Ojiya chijimi textiles Ojiya chijimi
Refreshing Summer Kimono born of the Winter Snows
Ojiya Chijimi is a fabric produced from ramie in the area around Ojiya City in Niigata Prefecture; ramie is a tall plant of the nettle family and has been traditionally used to make a linen type cloth for centuries. Today’s cloth is an improved version of Echigo Jofu which is said to have a history of over one thousand years. Ramie cloth and production do not tolerate dryness well, so the right level of humidity must be maintained and the Ojiya district in Niigata Prefecture blessed with snowy winters and a year-round moist climate is ideal for manufacture of the fabric and cooling clothes.
The cloth is known for its wrinkled texture or shibo, which is created when the tightly twisted yarns unwind. Ramie encourages evaporation of sweat and dries quickly, so ramie kimono have a pleasant cool feeling. Coupled with the natural wrinkling Ojiya Chijimi Kimono have a refreshing texture much appreciated in the humidity of the Japanese summer, a characteristic which has contributed greatly to their nationwide popularity.
Among the usual traditional cloths made of silk, linen, hemp or ramie, Echigo Jofu linen has long been popular among ordinary people in the area around Niigata Prefecture. It has a long history and even the Shosoin Repository in Nara has preserved ancient manuscripts detailing its description. Since ancient times, it has been a luxury item and ramie items were often given as gifts to the shogun and the imperial court.
Ojiya Chijimi production began around 1670, in the Kanbun era of the Edo period when a feudal retainer of the Akashi clan, Masatoshi HORIJIROU drawing upon the Echigo Jofu tradition and Akashi Chijimi production techniques started the fledgling industry. It soon extended throughout the Uonuma region and peaked in the Edo period, with an annual production of around 200,000 rolls. After the Meiji era, with the increasing introduction of modern machinery, hand production declined, fortunately however, the traditional techniques were preserved and high-quality ramie textiles are still produced today.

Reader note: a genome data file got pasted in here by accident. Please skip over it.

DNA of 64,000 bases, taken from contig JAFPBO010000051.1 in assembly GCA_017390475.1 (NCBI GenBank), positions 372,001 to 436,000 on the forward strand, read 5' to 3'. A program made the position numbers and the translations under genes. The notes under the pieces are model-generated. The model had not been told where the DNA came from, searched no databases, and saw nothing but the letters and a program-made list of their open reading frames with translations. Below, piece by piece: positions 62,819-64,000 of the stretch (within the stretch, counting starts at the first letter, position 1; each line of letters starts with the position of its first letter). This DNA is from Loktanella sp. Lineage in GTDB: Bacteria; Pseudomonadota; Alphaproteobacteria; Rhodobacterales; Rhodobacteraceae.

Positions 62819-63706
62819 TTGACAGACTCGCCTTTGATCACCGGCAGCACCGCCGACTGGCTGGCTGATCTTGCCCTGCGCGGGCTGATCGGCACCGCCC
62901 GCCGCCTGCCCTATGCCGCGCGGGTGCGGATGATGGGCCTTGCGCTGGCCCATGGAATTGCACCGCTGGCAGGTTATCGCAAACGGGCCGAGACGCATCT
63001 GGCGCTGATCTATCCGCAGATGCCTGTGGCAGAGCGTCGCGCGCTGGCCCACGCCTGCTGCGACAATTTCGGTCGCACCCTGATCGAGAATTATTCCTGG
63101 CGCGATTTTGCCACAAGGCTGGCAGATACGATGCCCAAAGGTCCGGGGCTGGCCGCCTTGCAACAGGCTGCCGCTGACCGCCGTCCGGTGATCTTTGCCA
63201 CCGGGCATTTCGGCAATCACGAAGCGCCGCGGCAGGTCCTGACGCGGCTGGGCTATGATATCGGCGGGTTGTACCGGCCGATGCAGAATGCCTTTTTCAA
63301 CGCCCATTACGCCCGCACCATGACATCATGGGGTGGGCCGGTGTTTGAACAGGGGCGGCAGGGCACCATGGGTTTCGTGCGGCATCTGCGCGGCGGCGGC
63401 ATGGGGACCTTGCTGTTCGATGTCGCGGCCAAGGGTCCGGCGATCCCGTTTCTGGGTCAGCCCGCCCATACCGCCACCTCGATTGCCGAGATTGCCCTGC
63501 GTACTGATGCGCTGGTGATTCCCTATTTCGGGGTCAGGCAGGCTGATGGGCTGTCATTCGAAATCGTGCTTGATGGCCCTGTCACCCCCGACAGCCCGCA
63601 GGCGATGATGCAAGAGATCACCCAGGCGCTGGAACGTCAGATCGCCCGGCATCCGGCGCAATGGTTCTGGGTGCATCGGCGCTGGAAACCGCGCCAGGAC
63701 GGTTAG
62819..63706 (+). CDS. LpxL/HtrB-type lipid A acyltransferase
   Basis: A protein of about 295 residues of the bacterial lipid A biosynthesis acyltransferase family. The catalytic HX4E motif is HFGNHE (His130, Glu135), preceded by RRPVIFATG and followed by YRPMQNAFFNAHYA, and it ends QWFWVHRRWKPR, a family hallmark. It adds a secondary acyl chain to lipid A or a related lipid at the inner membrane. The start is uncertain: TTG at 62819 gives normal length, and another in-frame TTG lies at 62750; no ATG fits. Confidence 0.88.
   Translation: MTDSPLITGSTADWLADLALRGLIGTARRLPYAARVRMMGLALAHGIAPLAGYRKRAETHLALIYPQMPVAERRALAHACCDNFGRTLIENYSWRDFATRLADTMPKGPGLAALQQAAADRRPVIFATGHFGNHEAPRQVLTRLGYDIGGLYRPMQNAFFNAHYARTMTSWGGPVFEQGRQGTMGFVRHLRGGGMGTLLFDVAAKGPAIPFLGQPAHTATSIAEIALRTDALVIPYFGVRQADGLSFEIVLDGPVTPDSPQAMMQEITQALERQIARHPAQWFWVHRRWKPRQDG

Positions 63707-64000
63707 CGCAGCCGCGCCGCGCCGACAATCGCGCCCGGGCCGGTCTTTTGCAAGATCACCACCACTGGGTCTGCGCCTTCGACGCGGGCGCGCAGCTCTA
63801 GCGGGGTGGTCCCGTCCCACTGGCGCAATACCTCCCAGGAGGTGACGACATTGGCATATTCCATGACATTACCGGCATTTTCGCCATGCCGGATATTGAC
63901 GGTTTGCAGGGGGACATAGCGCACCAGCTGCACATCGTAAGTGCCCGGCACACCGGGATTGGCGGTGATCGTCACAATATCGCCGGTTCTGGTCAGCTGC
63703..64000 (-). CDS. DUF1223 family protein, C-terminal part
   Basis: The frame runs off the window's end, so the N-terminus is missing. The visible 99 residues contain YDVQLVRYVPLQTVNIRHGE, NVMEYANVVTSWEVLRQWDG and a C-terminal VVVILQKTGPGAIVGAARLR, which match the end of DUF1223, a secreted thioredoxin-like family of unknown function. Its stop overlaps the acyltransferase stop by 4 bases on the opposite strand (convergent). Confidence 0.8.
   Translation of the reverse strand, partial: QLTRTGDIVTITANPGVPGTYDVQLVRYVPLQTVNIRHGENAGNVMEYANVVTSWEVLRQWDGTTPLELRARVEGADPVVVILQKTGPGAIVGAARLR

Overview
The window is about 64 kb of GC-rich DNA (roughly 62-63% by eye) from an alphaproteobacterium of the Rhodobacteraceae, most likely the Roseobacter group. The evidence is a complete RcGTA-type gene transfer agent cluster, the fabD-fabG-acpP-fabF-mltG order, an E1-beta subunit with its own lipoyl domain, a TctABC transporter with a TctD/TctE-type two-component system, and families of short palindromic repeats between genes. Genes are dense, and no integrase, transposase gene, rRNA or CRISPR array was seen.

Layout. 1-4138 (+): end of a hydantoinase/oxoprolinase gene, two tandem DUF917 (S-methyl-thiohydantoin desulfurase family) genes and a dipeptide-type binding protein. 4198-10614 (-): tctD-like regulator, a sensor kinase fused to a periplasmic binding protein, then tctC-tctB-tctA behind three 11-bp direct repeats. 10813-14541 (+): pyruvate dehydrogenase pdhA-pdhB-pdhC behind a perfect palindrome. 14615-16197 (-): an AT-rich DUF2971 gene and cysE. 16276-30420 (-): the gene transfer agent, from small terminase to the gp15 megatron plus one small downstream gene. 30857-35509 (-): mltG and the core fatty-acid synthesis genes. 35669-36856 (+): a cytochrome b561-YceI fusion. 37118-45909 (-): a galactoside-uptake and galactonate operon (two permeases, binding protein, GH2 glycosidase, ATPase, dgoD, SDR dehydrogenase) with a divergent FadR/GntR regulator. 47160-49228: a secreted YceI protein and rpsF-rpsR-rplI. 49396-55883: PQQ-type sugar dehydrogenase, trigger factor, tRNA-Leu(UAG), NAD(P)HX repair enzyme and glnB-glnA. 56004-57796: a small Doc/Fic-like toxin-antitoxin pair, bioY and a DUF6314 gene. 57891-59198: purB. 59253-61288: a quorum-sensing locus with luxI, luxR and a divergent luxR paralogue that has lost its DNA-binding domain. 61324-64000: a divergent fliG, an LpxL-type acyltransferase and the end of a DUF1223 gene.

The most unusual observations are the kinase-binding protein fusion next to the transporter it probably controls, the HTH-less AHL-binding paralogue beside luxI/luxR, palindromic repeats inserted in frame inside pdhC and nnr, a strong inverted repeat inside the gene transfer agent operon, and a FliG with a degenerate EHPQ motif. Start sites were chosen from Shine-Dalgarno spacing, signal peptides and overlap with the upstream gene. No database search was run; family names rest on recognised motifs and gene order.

General Production Process
- 1. Design (designing splash patterns)
Initially Ojiya Chijimi requires a high degree of meticulous planning and calculation involving the first drawing of splash patterns, deciding where to place the patterns on graph paper and creating an overall design. Tiny cuts are made to trace the patterns and the whole process enables the design to be dissected into several slips. To mark the sections of yarn to be dyed, patterns are copied using special rulers called Koba Jogi with one ruler representing a warp pattern, and by repeating this process many rulers are created to cover the whole design.
- 2. Thread making
The material for Ojiya Chijimi is ramie grown in Showa Village in Fukushima Prefecture. Ramie was once cultivated in Echigo, currently Niigata Prefecture, but with the transfer of the Uesugi family, the feudal lords, the tradition moved with them to the Aizu region of Fukushima Prefecture. Harvested ramie is soaked in water before peeling the long bark fibers known as aoso which are then left to dry. Warp threads are twisted more strongly and the weft are twisted more loosely; this contrast gives rise to the traditional wrinkles.
- 3. Hand-stretching of warps and wefts
Warp threads are spread on a table adjusted for length and counted according to the design. A fixed number of wefts are removed from a bobbin or fukube, and aligned on the table. Threads for the next patterning process are placed ready. Ojiya Chijimi textile is also known as yokosougasuri, denoting designs composed of plain warps and splash patterned wefts.
- 4. Ink marking, Kubiri (tie-dye)
Black ink is used to mark where to create patterns according to the rulers or paper slips. The marked parts of threads are tightly tied with string to prevent dye penetrating and to create the splash patterns on the wefts.
- 5. Rubbing, Dyeing
After ink marking, dyes are rubbed into yarns with a spatula, and crumpled repeatedly to ensure the dyes have soaked well; they are then steamed at 100ºC to fix the colors.
- 6. Weaving
After dyeing, the threads are set on a loom and the warps and wefts laid according to the pattern. Firstly, the warps are individually tied into heddle stitches, and the wefts are wound around a hand-spun reel, before setting on a board and winding onto a tube to finish the preparation. The next step is weaving, an important process requiring constant checking of the pattern.
- 7. Finishing
The last process is yumomi (washing in tepid water), and is unique to Chijimi. After hand-washing to make an uneven surface and bring out the shibo wrinkles called Shibo, the dominant feature of Ojiya Chijimi. The cloth is trodden on by feet to rub and soften it and ensure any glue or stains are removed. Finally the cloth is laid on the snow to dry in the sun; this has a natural bleaching effect and brings out the beauty of the colors and patterns.